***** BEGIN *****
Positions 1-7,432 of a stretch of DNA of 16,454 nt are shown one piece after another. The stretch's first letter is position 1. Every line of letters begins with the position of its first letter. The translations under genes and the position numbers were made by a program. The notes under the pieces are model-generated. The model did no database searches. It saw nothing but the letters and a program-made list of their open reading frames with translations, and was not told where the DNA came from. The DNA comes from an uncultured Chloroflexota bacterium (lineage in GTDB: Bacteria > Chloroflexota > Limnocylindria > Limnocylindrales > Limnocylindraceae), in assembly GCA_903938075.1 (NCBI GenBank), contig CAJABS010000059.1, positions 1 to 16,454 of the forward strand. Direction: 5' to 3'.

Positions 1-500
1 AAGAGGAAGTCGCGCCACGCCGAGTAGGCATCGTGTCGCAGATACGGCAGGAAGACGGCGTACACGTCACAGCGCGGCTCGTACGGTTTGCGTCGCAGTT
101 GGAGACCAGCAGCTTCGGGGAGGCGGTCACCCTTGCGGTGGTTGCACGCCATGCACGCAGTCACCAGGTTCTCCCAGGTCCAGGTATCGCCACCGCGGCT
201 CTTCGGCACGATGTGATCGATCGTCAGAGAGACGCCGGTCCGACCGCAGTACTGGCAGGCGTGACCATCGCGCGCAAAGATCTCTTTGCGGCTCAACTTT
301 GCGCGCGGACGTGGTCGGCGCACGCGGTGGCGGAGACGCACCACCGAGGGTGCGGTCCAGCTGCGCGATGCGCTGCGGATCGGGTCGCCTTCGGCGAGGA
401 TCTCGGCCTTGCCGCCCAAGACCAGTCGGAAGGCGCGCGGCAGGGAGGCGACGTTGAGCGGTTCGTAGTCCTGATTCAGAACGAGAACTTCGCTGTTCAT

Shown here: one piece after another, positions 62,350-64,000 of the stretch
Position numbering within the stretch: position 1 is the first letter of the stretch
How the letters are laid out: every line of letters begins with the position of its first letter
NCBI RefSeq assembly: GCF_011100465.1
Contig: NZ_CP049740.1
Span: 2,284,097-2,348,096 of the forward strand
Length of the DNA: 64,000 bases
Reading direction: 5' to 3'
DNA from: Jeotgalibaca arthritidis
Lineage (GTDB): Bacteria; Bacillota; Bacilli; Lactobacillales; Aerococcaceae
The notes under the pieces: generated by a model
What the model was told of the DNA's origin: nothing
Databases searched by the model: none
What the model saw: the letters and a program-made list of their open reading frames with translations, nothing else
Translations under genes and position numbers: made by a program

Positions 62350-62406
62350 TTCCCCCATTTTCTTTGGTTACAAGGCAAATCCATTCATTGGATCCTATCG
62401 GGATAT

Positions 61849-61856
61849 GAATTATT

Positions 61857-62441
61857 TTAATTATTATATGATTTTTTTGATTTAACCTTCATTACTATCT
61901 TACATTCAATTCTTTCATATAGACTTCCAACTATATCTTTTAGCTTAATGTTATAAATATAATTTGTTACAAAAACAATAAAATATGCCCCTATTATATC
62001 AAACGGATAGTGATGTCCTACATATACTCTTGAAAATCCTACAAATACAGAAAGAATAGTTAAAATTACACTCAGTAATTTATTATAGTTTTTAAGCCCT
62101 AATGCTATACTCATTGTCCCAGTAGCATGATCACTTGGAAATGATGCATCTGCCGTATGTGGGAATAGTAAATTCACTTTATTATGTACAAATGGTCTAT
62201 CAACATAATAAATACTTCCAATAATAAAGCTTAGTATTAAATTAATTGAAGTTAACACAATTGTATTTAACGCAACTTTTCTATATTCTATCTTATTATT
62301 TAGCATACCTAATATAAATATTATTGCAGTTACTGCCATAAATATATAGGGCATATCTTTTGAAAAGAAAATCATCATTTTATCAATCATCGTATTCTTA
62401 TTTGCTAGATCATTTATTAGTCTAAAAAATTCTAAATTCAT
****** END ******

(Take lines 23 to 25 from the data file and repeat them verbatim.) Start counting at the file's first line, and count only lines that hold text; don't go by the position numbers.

Positions 62350-62406
62350 TTCCCCCATTTTCTTTGGTTACAAGGCAAATCCATTCATTGGATCCTATCG
62401 GGATAT